Law must spell out prosecution parameters for femicide, says Judge

By Modise Kabeli

A High Court Judge from Malawi, Justice Zione Jane Veronica Ntaba, has urged the legal drafters of the Southern African Development Community (SADC) Model Law on Gender Based Violence (GBV Model Law) to ensure that it clearly spells out the parameters of prosecution for femicide.

Justice Ntaba was delivering the keynote address at the virtual consultative meeting of the SADC Parliamentary Forum (SADC-PF) and the SADC Member States’ prosecutors on the GBV Model Law yesterday (04 October).

“The Model Law has included a very critical area which several of the SADC jurisdictions have very little legislation on – that is the concept of femicide… The Model Law fails to provide parameters for prosecution institutions in dealing with prioritisation of prosecuting such cases,” said Justice Ntaba adding that the focus of the parameters should be on pre, during and post prosecution.

Justice Ntaba said another issue that needed further examination on the draft was the concept of re-victimisation. “The law needs to address re-victimisation to be beyond access to justice but to be envisaged as an extension of the medical principle – ‘first do no harm.’ That is to be addressed across the GBV continuum of the victim,” she said.

However, Justice Ntaba said she was excited by the purpose of the consultations.

“I find the objectives of the consultative meeting exciting and extremely important as the issues you aim to achieve are very fundamental for gender and women’s rights in Africa,” she said.

Dr Linda Naidoo, of the United Nations Office on Drugs and Crime (UNODC), told the meeting that major forms of violence in the SADC region include rape, trafficking in persons and child marriages.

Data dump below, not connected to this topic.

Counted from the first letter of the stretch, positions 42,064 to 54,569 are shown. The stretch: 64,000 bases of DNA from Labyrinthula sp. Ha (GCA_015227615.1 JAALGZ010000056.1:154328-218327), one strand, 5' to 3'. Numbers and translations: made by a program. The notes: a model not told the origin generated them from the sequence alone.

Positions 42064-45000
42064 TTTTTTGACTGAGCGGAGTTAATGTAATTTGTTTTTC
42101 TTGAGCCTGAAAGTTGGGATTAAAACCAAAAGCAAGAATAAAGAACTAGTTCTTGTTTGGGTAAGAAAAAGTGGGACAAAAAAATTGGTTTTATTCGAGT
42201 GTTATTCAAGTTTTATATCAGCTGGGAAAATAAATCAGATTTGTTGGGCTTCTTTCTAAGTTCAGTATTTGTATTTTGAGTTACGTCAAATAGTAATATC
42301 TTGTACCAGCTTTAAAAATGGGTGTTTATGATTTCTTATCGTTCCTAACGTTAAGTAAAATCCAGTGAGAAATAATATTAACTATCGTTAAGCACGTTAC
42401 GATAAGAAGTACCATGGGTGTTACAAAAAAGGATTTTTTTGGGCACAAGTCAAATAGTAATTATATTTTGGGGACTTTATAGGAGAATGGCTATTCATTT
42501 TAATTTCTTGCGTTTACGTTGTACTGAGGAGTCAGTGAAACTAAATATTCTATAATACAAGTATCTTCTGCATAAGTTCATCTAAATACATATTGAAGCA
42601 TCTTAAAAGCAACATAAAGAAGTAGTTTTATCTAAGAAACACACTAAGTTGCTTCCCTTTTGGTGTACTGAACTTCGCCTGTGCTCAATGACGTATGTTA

“In the SADC region victims generally do not seek legal recourse because of inhibiting factors such as fear of being blamed for breaking up the family, fear of reprisals from the spouse, shame about airing their personal affairs in public and economic dependency.”

Dr Naidoo said: “the home is the most dangerous place for a woman. In seven countries 20 percent of 15 to 24 year old females reported sexual violence from an intimate partner, the percentage exceeds 50 percent in many countries.”

SADC-PF Secretary General, Ms Boemo Sekgoma, emphasised the central role played by prosecutors in the fight against GBV as it is “increasingly, being treated not only as a domestic issue which occurs within the confines of the household, or a civil law issue, but as an issue which can have criminal law implications.”B

ADC PF SG Ms Boemo Sekgoma

“Prosecutors are important to consider GBV complaints, assess the evidence, filter false complaints from meritorious ones, and proceed in accordance with the law in place to advise for further prosecution and trial. Prosecutors fill the Charge sheets and decide which charge is more appropriate to the offence committed or advise for further enquiries to be conducted by the investigating authorities,” said Ms Sekgoma adding that “prosecutors are thus prominent stakeholders in the fight against GBV as well as for sensitisation initiatives to prevent GBV.”

Facilitating the interaction was Justice Professor Oagile Key Dingake who cautioned the participating prosecutors that not all provisions of the Model Law “will be attractive to all countries. A number of countries will choose provisions that they consider will strengthen their laws, or those that are consistent with their laws.”

Justice Prof Oagile Key Dingake 2

UNODC Crime Prevention and Criminal Justice Officer, Sven Pfeiffer, delivering his closing remarks yesterday said: “It is imperative that all justice actors take appropriate measures to prevent hardship during the detection, investigation and prosecution process in order to ensure that survivors are treated with dignity and respect, whether they participate in the criminal proceedings or not.”

Pfeiffer said the GBV Model Law provides an excellent basis from which SADC Member States can reform their crime prevention and criminal justice response systems.”

“In pursuit of this, the promotion and protection of women’s and girls’ human rights should form the basis of the development and implementation of relevant national legislation, policy development and training programs,” he said.